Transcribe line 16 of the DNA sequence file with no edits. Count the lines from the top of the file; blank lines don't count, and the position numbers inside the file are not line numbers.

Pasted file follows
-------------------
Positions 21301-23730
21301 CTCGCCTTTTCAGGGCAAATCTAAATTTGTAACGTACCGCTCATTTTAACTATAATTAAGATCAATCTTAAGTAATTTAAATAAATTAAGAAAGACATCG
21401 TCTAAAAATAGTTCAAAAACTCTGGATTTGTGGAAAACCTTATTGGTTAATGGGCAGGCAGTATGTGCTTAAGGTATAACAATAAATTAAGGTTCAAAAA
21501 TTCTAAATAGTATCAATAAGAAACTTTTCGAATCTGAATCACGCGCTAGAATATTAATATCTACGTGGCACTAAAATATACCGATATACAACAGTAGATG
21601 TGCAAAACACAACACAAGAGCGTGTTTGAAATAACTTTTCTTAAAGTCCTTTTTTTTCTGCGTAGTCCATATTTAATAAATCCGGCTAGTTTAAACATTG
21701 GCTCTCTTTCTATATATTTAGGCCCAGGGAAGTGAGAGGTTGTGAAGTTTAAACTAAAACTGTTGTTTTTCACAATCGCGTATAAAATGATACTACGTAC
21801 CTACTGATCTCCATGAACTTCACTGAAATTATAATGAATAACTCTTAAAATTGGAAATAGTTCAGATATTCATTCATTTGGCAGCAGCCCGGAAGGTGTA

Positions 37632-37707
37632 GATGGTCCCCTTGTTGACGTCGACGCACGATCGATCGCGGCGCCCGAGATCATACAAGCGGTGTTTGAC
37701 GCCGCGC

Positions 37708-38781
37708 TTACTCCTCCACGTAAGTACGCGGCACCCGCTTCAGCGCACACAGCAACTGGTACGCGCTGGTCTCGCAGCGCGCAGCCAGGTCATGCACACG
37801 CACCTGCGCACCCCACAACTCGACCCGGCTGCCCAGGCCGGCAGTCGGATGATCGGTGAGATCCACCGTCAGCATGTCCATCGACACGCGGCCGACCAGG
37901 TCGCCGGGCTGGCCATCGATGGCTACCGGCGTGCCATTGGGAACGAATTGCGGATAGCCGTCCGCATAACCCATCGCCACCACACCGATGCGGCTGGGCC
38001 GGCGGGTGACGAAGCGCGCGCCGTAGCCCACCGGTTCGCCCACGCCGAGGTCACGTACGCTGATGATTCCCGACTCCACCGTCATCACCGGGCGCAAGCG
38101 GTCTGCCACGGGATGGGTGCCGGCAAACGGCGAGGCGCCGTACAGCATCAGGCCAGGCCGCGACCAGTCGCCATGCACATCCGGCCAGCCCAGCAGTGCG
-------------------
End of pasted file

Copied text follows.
38101 GTCTGCCACGGGATGGGTGCCGGCAAACGGCGAGGCGCCGTACAGCATCAGGCCAGGCCGCGACCAGTCGCCATGCACATCCGGCCAGCCCAGCAGTGCG